This (credit for this image goes to YL Tan of flickr.com) is the usual image that one is likely to see in the entrance of any bookstore around the world. Admittedly, at least these Indian magazines certainly favor a sense of class or a higher standard of intelligence than most western contemporaries. Thankfully at least Rolling Stone magazine’s covers have been focused less on scandalous sexuality than pretty much every single tabloid ever printed (personally, I would be inclined to argue that printing obviously false or unfounded information and presenting it as if it is fact while sensationalizing birth defects, infidelity, injuries, and sexuality is tawdry and renders these pieces of ‘reading material’ worthy of a global boycott but I digress…)
Sadly there is often more focus on instant-gratification and less on the experience of what you’re pursuing. The global culture often favors pushing an image or a few buzz words into the fore front of its message. The internet generation has spoiled many of us with the draw of instant information and fulfillment through free entertainment on the fly. However the draw of literature is not lost, and in the case of India, it is still alive and well. Thankfully there is some culture left in the world, albeit difficult to find at times.
Here we can see the cover art for the novel Siddhartha (credit for this image goes to General Press of flickr.com).
Siddhartha, by Hermann Hesse (a Swiss poet born in Germany), is a classic piece of literature that is (obviously) not written by an Indian but was one of the contributing factors to Hesse receiving the Nobel Prize in Literature later in life. He wrote the novel after spending some time in India (which will come as a relief to those Indians who would feel wary of a westerner painting a biased caricature of their nation) and while it was originally written in German, it has since then been translated into several languages. The story is an allegorical one which feels universal and follows the titular Indian main character on his journey during the time of the Buddha, through several events in life, in a search for truth and wisdom. To say this novel is worth reading is like saying that trees provide shade.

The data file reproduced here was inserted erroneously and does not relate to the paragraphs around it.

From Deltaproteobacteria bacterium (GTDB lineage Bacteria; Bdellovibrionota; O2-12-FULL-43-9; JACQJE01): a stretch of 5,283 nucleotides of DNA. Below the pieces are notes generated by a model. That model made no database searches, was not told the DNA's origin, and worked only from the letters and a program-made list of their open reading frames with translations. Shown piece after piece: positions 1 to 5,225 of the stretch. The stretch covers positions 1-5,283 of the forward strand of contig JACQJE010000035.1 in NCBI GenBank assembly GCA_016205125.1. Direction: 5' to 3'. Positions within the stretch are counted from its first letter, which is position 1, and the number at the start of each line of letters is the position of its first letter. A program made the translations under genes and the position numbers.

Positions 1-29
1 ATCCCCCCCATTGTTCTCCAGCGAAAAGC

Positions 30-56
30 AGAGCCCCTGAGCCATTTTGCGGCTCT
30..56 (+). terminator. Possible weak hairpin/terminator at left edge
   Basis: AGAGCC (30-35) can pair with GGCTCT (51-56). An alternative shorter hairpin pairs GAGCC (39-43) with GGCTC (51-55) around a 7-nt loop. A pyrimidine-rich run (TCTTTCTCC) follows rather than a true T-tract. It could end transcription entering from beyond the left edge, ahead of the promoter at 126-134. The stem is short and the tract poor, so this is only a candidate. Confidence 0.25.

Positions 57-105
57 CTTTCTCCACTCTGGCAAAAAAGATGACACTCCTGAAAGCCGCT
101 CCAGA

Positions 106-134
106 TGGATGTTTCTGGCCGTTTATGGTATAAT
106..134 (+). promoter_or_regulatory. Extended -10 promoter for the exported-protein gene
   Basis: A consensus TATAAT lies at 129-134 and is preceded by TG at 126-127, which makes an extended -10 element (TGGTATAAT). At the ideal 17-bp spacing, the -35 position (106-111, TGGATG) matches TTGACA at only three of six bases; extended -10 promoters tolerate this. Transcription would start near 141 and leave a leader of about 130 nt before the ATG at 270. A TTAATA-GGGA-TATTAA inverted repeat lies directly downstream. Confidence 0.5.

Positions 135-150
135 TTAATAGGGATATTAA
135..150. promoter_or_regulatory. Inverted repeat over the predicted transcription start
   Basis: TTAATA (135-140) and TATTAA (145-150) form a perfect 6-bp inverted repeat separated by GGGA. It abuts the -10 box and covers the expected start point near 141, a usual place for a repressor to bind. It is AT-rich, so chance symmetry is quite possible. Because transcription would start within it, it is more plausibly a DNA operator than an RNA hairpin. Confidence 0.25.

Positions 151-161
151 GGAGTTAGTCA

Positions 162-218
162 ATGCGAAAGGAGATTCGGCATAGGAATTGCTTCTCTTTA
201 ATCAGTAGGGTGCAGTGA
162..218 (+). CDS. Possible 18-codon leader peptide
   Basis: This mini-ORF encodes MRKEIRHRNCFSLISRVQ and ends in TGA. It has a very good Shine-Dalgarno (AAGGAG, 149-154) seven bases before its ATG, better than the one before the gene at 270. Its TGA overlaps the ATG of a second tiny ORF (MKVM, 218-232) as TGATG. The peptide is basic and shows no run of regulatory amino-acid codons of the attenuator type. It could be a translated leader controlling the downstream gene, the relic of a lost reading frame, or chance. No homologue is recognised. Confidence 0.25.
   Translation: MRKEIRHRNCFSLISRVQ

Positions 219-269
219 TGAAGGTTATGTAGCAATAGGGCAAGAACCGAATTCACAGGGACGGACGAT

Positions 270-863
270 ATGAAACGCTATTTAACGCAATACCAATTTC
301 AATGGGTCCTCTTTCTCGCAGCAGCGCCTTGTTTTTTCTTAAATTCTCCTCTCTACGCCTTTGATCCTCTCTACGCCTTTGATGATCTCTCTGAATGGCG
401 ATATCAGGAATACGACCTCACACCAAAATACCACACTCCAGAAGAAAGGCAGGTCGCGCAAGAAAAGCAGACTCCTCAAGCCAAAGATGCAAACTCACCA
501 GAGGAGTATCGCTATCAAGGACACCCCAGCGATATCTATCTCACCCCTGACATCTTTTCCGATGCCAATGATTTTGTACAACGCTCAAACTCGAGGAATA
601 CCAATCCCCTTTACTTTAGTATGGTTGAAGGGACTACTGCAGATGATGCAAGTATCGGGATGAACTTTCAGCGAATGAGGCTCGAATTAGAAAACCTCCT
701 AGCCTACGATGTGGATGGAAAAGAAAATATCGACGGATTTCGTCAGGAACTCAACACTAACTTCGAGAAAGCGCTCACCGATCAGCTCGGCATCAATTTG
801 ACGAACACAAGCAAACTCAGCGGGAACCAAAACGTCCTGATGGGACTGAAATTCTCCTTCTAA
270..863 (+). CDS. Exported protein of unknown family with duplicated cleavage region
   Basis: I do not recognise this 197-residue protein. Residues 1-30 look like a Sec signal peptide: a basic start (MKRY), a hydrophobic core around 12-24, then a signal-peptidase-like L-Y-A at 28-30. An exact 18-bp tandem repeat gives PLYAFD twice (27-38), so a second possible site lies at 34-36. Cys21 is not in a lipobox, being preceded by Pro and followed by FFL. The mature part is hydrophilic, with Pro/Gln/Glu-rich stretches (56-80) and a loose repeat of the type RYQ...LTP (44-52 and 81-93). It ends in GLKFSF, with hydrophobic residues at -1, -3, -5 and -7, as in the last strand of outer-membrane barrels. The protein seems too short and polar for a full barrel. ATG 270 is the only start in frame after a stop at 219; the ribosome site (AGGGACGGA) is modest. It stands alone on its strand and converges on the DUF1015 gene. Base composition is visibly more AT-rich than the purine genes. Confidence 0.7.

Now for those of you who are wondering why there is no mention of a piece of literature written for Indians by an Indian fear not: Arundhati Roy’s The God of Small Things is here to serve as an excellent contemporary example. The reviews for this novel are rather polarized, with many finding the condemnation of certain aspects of Indian society to be completely biased and unfounded, while others find it very engaging and hitting very close to home. Without giving away too much of the plot, it is a story that will turn dark and be hard to swallow for some, to the point of potentially turning some readers away entirely as the main characters are two small children. All things considered though, one can argue that Ms. Roy’s literary prowess sets her apart from her contemporaries, not because she is a woman, and not even because she is an Indian, but just on the merit of her skill as a novelist.